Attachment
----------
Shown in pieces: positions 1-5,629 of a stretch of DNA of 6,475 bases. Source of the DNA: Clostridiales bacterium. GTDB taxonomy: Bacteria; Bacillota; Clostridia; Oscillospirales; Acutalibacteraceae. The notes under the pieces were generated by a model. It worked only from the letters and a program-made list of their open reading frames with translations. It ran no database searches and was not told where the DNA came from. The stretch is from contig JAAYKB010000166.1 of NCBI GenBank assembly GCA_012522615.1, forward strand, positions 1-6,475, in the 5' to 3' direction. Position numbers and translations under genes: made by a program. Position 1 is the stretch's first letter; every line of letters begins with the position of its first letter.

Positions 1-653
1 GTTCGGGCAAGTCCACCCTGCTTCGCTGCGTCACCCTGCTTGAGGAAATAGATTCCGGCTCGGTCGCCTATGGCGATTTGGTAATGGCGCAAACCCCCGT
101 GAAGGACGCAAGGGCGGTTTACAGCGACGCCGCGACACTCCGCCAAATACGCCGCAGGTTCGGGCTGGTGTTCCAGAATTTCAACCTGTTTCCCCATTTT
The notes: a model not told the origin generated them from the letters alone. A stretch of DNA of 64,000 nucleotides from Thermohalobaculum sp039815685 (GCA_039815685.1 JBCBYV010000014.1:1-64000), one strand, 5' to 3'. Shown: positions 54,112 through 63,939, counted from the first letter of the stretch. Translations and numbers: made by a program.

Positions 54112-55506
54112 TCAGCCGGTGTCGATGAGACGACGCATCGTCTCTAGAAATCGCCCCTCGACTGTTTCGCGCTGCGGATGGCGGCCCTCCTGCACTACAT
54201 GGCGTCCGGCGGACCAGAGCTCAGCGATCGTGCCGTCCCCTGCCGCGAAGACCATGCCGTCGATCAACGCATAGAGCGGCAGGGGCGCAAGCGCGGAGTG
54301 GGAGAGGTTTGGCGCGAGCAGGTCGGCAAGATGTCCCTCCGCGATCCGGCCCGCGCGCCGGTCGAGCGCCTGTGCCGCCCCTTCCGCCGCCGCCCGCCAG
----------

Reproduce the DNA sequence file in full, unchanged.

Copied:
Shown in pieces: positions 1-5,629 of a stretch of DNA of 6,475 bases. Source of the DNA: Clostridiales bacterium. GTDB taxonomy: Bacteria; Bacillota; Clostridia; Oscillospirales; Acutalibacteraceae. The notes under the pieces were generated by a model. It worked only from the letters and a program-made list of their open reading frames with translations. It ran no database searches and was not told where the DNA came from. The stretch is from contig JAAYKB010000166.1 of NCBI GenBank assembly GCA_012522615.1, forward strand, positions 1-6,475, in the 5' to 3' direction. Position numbers and translations under genes: made by a program. Position 1 is the stretch's first letter; every line of letters begins with the position of its first letter.

Positions 1-653
1 GTTCGGGCAAGTCCACCCTGCTTCGCTGCGTCACCCTGCTTGAGGAAATAGATTCCGGCTCGGTCGCCTATGGCGATTTGGTAATGGCGCAAACCCCCGT
101 GAAGGACGCAAGGGCGGTTTACAGCGACGCCGCGACACTCCGCCAAATACGCCGCAGGTTCGGGCTGGTGTTCCAGAATTTCAACCTGTTTCCCCATTTT
The notes: a model not told the origin generated them from the letters alone. A stretch of DNA of 64,000 nucleotides from Thermohalobaculum sp039815685 (GCA_039815685.1 JBCBYV010000014.1:1-64000), one strand, 5' to 3'. Shown: positions 54,112 through 63,939, counted from the first letter of the stretch. Translations and numbers: made by a program.

Positions 54112-55506
54112 TCAGCCGGTGTCGATGAGACGACGCATCGTCTCTAGAAATCGCCCCTCGACTGTTTCGCGCTGCGGATGGCGGCCCTCCTGCACTACAT
54201 GGCGTCCGGCGGACCAGAGCTCAGCGATCGTGCCGTCCCCTGCCGCGAAGACCATGCCGTCGATCAACGCATAGAGCGGCAGGGGCGCAAGCGCGGAGTG
54301 GGAGAGGTTTGGCGCGAGCAGGTCGGCAAGATGTCCCTCCGCGATCCGGCCCGCGCGCCGGTCGAGCGCCTGTGCCGCCCCTTCCGCCGCCGCCCGCCAG